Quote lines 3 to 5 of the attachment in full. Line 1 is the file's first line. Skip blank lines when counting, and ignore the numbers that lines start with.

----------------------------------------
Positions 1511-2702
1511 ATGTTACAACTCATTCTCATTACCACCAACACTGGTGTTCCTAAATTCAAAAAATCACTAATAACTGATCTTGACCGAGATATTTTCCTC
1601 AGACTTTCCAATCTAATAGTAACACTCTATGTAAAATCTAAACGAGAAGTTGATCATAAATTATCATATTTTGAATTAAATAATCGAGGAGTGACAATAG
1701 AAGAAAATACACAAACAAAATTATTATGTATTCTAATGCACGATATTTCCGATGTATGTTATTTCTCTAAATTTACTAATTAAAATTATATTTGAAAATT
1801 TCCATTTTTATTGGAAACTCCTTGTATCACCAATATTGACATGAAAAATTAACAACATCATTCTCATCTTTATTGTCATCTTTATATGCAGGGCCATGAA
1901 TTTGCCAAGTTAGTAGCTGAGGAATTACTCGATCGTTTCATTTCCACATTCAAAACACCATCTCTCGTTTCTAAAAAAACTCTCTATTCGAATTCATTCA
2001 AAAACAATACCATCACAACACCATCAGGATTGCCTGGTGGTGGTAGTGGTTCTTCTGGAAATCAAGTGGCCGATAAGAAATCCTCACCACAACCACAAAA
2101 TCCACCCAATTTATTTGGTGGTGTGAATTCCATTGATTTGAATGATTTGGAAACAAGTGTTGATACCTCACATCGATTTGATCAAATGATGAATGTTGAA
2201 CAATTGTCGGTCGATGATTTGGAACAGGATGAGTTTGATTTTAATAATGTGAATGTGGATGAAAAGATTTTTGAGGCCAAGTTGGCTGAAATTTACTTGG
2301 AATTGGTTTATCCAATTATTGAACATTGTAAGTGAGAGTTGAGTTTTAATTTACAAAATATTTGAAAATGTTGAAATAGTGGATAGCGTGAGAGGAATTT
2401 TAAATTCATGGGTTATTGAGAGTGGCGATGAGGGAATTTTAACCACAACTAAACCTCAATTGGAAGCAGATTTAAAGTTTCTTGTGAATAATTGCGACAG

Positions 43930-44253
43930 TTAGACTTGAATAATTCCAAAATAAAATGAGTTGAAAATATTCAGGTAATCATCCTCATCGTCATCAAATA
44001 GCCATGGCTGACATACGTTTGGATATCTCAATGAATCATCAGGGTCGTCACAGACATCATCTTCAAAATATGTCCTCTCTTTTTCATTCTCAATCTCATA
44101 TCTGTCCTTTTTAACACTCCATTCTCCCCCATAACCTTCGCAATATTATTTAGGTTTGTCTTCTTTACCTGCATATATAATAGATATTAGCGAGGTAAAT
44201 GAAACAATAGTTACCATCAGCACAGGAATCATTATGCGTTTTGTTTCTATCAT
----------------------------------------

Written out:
1601 AGACTTTCCAATCTAATAGTAACACTCTATGTAAAATCTAAACGAGAAGTTGATCATAAATTATCATATTTTGAATTAAATAATCGAGGAGTGACAATAG
1701 AAGAAAATACACAAACAAAATTATTATGTATTCTAATGCACGATATTTCCGATGTATGTTATTTCTCTAAATTTACTAATTAAAATTATATTTGAAAATT
1801 TCCATTTTTATTGGAAACTCCTTGTATCACCAATATTGACATGAAAAATTAACAACATCATTCTCATCTTTATTGTCATCTTTATATGCAGGGCCATGAA